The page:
How Technology Has Improved Communication

By James Wright

Smartphones allow for many types of communication from a single device.
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Technology has advanced to the point where instant communication anywhere in the world is an everyday fact of life. There's no question that technology has improved, but also it has had a positive impact on communication as a whole in many ways. It has increased the reliability of sending messages to others, made it easier to meet new people and keep in touch with friends and also saved lives.


Gone are the days of carrier pigeons and The Pony Express. Modern communication is handled by wireless signals, undersea cables, satellites and other advanced technology, ensuring the almost instantaneous delivery of messages and data to any location on the planet. The accessibility of technology also means that you don't need to be in any special location like a post office or mail room to send a message; all you need is a cell phone anywhere there is a signal.


Transmitting messages electronically is often more reliable than using letters or cans connected with string. Messages sent electronically instantly reach their destination, and are hindered only by glitches or errors, which don't happen often. This means that as long as the data lines are secure, sending anything via a phone or the Internet will be unaffected by weather conditions or human error.


Online communication has opened the door to new ways of communicating with strangers and taking part in communities. Chat rooms, discussion forums and dating sites let people meet each other and get to know more people without having to be there in person. This gives much more flexibility when it comes to scheduling and dealing with social anxiety; long-distance relationships, for example, are now looked at as reasonable options, escaping the stigma or stress previously associated with them. Online relationships, both platonic and intimate, have become a social norm.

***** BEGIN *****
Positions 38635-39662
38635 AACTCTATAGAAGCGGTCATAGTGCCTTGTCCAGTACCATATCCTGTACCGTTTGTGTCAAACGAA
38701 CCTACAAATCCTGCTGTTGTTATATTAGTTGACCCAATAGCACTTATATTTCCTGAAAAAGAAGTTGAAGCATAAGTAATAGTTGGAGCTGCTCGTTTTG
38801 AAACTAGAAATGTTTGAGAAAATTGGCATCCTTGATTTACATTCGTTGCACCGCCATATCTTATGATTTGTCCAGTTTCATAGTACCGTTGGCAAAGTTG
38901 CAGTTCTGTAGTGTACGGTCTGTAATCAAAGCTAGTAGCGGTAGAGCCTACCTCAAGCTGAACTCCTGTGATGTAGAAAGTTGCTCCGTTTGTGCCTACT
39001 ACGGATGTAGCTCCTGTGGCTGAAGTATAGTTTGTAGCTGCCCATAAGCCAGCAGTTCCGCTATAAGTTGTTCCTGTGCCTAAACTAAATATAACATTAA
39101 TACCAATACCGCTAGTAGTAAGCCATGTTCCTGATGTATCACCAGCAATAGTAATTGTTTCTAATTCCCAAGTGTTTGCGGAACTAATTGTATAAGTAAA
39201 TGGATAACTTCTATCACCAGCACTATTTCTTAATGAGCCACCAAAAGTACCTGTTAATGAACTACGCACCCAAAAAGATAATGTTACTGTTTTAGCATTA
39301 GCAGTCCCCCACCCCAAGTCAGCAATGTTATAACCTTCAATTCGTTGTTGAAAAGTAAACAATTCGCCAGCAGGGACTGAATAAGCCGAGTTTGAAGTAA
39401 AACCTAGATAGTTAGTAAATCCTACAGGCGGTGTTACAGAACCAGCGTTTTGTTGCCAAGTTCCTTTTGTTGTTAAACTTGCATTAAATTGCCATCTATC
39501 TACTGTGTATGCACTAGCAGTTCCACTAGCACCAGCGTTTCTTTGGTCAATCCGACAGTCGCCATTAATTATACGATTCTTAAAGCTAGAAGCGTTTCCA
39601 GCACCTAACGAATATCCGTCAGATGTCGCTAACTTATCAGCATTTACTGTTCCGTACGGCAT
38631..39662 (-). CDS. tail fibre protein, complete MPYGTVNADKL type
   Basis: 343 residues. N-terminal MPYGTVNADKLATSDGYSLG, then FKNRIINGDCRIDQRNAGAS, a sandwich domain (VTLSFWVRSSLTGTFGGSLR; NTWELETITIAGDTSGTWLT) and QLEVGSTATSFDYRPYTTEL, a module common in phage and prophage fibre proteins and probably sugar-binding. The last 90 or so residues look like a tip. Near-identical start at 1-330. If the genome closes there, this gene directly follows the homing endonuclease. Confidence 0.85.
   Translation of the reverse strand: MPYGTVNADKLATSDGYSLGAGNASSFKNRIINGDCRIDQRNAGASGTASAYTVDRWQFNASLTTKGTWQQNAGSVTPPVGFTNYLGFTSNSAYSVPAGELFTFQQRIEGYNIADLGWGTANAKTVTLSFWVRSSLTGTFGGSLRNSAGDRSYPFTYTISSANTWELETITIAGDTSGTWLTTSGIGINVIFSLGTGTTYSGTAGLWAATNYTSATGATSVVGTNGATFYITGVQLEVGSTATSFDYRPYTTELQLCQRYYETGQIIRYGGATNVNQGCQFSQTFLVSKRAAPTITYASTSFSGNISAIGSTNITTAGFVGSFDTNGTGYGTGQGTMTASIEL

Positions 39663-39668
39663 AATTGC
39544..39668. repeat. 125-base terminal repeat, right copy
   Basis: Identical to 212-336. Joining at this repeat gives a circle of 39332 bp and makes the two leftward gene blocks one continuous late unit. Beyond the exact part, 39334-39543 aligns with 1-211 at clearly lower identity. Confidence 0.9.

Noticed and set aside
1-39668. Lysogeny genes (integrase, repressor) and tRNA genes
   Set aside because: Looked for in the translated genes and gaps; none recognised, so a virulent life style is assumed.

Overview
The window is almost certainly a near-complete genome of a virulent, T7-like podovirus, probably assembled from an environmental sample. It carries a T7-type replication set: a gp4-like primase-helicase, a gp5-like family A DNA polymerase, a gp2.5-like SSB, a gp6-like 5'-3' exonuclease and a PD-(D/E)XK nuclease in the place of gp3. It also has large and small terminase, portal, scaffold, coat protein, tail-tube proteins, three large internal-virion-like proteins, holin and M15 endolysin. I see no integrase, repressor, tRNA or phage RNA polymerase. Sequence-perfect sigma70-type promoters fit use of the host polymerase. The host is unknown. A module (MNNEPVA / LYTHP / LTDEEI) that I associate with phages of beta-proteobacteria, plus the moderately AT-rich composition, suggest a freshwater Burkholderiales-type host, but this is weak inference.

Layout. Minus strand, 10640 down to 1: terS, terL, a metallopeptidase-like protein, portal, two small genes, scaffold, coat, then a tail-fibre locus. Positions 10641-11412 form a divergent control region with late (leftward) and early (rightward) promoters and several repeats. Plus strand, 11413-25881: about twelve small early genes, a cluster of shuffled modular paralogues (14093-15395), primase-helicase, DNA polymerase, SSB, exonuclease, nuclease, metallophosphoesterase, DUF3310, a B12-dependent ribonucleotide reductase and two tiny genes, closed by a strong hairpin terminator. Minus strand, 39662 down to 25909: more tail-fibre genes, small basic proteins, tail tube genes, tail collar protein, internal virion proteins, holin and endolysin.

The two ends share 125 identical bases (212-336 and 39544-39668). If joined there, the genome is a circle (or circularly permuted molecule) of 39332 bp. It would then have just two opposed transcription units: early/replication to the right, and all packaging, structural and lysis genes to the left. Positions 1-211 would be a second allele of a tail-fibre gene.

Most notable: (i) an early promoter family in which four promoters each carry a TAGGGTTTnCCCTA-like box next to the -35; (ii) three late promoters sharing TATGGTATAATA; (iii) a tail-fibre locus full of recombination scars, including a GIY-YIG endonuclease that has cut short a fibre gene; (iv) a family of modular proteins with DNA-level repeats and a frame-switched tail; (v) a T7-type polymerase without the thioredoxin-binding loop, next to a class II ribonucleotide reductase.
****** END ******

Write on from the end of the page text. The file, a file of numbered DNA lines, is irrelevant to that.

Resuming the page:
Much online communication is done publicly, allowing anyone with Internet access to acquire an audience. Social networks like Twitter, Facebook and Google Plus let users follow anyone they find interesting, and some people have an audience of millions of people. The ease of sharing also lets news and information travel with incredible speed as users share links with each other, meaning that breaking news can reach hundreds of millions of people literally as it is happening. The speed of news has been able to save lives and promote assistance. In the case of some natural disasters, people were warned to get out of the way before it affected them. After the 2010 Haiti earthquake and 2011 tsunami that hit Japan, celebrities promoted donations to the Red Cross over Twitter, bringing in much-needed money.